Harvard Accepted 2,023 Students for Class of 2018

Harvard College sent admission notifications today to 2,023 students, 5.9 percent of the applicant pool of 34,295.  Included are record numbers of African-American and Latino students, who constitute 11.9 and 13 percent of the admitted class, respectively.

“The Class of 2018 reflects the excellence achieved by the students of an increasingly diverse America,” said William R. Fitzsimmons, dean of admissions and financial aid.  “Attracting such outstanding students to the College is vital to Harvard’s mission of educating the future leaders of our nation.”

The incoming class comes from all regions of the United States and throughout the world.  About 23 percent come from the mid-Atlantic states, 21 percent from the Western and Mountain states, 17 percent from the South, 17 percent from New England, 10 percent from the Midwest, and 11 percent from the U.S. territories and abroad.  International citizens make up 10.5 percent of the class, and 7.7 percent are U.S. dual citizens.

“Harvard’s revolutionary financial aid program led a large number of our admitted students to apply,” said Fitzsimmons.  “Many were surprised to learn that for 90 percent of American families it costs the same or less to come to Harvard compared with public universities.”

This is the 10th year of the Harvard Financial Aid Initiative (HFAI).  Originally targeting students from low-income backgrounds, the program was expanded in 2007 under the leadership of President Drew Faust and Dean Michael D. Smith of the Faculty of Arts and Sciences (FAS) to include middle-income families.  “I have never been prouder of Harvard and its leadership than when, even during the darkest days of the economic downturn, the strength of the financial aid program was never diminished and was rebalanced to ensure that resources would be directed to students who need the most aid,” said Fitzsimmons.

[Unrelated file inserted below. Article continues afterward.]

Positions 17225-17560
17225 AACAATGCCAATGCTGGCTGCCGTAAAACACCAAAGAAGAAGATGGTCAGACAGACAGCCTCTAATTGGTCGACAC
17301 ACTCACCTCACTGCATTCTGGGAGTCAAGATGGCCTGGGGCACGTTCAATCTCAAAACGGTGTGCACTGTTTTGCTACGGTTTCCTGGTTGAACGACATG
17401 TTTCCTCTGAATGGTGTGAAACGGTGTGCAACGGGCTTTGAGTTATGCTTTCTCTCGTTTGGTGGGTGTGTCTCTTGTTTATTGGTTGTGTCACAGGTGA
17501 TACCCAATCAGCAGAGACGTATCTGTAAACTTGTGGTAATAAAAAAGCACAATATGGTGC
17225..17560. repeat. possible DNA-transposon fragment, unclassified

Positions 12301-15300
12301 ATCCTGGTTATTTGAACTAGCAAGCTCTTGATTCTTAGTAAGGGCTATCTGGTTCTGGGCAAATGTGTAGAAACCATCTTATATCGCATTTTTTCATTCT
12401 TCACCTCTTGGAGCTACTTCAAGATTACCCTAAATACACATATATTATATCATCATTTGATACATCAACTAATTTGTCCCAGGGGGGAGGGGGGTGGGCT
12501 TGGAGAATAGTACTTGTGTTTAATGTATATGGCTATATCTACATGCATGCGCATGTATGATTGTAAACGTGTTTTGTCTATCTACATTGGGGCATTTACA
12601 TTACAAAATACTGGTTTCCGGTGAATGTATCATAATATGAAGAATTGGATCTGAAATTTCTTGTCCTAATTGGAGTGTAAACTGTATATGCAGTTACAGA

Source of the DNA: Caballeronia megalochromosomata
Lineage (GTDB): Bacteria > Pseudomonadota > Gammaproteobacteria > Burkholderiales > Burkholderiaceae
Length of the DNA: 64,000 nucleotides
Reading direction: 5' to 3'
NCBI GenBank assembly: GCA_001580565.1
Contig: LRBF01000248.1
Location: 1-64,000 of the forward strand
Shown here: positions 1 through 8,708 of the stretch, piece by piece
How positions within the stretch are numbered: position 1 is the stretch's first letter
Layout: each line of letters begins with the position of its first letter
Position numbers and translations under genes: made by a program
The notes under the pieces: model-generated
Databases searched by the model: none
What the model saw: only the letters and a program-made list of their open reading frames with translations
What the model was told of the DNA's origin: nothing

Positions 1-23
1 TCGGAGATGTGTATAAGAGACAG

“Based on current projections, nearly 60 percent of the Class of 2018 will receive need-based financial aid grants, paying an average of only $12,000 annually,” said Sarah C. Donahue, Griffin Director of Financial Aid. Harvard requires no contribution from the 20 percent of Harvard families with annual incomes below $65,000, and asks an average of 10 percent of income from the majority of families receiving financial aid.  Loans are not required.  Even families with incomes greater than $150,000 are eligible for aid, depending on their particular circumstances, such as multiple children in college or unusual medical or other essential expenses.

“All financial aid recipients, as in the past, contribute to the cost of their education by working term-time and in the summer,” Donahue said.  “Harvard’s core value of providing access to Harvard for outstanding students from all economic backgrounds led to our remarkable financial aid program, inspiring future applicants from modest economic backgrounds to consider applying to Harvard.”

For students not receiving need-based aid, the total cost of attendance (including tuition, room, board and fees) is scheduled to increase by 3.9 percent, to $58,607.